Zappos CEO Tony Hsieh (1973-2020): The Power Of “Why”

Former Zappos CEO Tony Hsieh recently died in a house fire. He was 46.

Hsieh was a man of many talents, ideas, and successes. The theme of his life was happiness: his employees’, his customers’, and his own.

Here’s what we can learn from his example.

A Dreamer Who Delivered

The child of immigrants, Hsieh’s early life was part tiger child, part Tom Sawyer.

He got straight A’s, studied piano and violin, and went to Harvard. At the same time, from his early years, he started numerous businesses, cut classes, and, by playing recorded music in his room, fooled his parents into thinking that he was practicing.

Hsieh finished Harvard but jumped off the corporate track after a few months to start a website business. Pivoting into online advertising, he sold that business a few years later to Microsoft for $265 million.

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Hsieh became an early investor in the company that became Zappos, an online-only shoe retailer. After the dot-com bust, Hsieh took over as CEO. In November 2009, Hsieh sold Zappos to Amazon for $1.2 billion in Amazon stock. As part of the deal, Zappos operated as an independent unit. Hsieh retired from Zappos in August 2020.

The Showman Vs The Show

Hsieh had unusual ideas, lived large, and did things his own way. The world classifies such people by how much money they have:

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Hsieh might have started out weird. And he might not have ended up as visionary. But he at least rose to the level of quirky or maverick.

Of course, Hsieh, like many other CEOs, was a showman. Showmen make the show look easy, even when it isn’t.

Backstage, making Zappos successful took Hsieh and his people through years of nerve-wracking ups and downs. This included layoffs, brushes with bankruptcy, and operating-model busts and rebuilds.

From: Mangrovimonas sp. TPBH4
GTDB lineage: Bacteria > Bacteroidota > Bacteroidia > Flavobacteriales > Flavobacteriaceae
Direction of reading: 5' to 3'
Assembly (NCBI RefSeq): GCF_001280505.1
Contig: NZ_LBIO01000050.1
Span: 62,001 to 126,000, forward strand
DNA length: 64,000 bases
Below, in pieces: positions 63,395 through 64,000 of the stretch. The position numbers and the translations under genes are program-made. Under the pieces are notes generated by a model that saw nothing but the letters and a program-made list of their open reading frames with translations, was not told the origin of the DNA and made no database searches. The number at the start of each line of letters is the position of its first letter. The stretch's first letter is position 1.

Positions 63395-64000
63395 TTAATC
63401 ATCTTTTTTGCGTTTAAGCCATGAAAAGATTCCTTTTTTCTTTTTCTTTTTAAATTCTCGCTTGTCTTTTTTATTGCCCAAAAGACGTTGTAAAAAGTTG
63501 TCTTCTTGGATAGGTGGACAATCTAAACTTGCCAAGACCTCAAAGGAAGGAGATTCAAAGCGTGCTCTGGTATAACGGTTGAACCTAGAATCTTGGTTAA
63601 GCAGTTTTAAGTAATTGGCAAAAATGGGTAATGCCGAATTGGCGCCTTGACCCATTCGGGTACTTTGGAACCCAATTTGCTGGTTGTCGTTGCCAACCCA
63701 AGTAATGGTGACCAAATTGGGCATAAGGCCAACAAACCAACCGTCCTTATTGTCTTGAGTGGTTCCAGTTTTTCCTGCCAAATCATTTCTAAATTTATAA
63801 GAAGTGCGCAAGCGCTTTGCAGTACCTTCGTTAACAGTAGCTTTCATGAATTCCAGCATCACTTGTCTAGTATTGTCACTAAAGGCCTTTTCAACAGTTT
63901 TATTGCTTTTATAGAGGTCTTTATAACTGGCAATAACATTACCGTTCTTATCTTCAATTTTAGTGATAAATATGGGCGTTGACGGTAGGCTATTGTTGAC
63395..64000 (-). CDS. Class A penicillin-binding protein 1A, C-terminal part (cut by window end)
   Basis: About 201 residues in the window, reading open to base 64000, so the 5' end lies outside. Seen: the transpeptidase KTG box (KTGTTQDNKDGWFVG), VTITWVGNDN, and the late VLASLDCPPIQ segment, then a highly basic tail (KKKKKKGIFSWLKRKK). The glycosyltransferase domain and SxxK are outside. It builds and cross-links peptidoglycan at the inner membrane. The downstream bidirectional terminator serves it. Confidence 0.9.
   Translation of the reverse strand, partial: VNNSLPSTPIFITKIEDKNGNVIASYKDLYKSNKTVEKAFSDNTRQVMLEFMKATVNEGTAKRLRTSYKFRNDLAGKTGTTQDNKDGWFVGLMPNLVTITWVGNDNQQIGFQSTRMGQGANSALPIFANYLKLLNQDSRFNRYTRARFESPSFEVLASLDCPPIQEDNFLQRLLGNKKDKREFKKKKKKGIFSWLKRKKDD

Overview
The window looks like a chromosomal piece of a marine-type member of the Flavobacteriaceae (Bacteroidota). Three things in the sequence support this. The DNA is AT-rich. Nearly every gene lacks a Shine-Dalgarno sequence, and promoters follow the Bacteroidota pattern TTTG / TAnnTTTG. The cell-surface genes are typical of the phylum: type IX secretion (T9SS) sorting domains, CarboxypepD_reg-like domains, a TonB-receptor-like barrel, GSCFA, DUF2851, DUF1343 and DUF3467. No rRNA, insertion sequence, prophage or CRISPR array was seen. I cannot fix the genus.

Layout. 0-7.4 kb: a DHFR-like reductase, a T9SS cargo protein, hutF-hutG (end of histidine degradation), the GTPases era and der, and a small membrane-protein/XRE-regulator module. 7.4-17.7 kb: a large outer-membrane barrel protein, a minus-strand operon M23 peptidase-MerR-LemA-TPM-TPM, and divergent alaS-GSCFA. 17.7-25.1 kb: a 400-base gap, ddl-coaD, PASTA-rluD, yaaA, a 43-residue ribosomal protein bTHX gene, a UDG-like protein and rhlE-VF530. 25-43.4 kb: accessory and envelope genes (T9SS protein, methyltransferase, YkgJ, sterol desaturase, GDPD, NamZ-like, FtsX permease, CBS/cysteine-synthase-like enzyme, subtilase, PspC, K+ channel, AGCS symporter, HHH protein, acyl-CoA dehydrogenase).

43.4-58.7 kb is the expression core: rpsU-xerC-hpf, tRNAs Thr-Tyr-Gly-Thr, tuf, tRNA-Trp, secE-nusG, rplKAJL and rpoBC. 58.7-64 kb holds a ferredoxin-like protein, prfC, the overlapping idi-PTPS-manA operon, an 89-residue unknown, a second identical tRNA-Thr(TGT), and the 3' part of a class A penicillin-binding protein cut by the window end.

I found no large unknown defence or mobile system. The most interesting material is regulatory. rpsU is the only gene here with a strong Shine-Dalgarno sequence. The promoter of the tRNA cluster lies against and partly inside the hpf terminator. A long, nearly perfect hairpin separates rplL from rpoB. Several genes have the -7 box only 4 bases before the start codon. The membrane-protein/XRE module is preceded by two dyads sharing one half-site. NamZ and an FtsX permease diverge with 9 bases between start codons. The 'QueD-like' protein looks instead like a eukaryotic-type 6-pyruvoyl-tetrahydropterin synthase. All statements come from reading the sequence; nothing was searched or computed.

At one point, Hsieh, having already sunk his personal fortune into keeping Zappos afloat, sold his San Francisco loft to finance a critical distribution warehouse in Kentucky.

By late 2004, however, Zappos had turned the corner. It secured $20 million in funding from Sequoia Capital. Sales boomed. The company began turning a profit. And less than a year later, Amazon’s Jeff Bezos began what would be a five-year courtship of Hsieh and Zappos, consummating in 2009.

Company Culture And The Power Of “Why?”

Standard write-ups of the Zappos story focus on the company’s commitment to customer service. They also include the quirks and perks of working at Zappos: nap rooms, a petting zoo, frequent costume parties.

Hsieh’s own telling of the Zappos story, however, focuses on people, on company culture. He understood that Zappos the company could have no commitment to customer service — only its people could.

Generally speaking, the same discretion employees need to do their jobs also gives them the room to loaf, skim, or cheat. Every management system and set of rules will have gaps and gray areas. When people face such gaps or gray areas, they will ask themselves why they are doing what they are doing.

To succeed, companies need to align employees’ “why’s” with the companies’ end goals.

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So how could Hsieh imbue his workforce with the passion for customer service that Zappos’s success required?

The answer was culture. As Warren Buffett puts it, “Culture, more than rule books, determines how an organization behaves.”